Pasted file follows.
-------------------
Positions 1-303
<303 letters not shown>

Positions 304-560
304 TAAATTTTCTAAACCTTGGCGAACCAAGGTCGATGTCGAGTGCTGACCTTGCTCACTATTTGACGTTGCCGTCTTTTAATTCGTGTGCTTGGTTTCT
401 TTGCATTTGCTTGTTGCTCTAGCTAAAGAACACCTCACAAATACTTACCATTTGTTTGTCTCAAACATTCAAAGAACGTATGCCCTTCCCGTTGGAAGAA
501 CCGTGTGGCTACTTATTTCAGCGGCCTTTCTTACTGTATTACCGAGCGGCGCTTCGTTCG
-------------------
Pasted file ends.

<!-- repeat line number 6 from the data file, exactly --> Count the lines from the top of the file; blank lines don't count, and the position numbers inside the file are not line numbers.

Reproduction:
501 CCGTGTGGCTACTTATTTCAGCGGCCTTTCTTACTGTATTACCGAGCGGCGCTTCGTTCG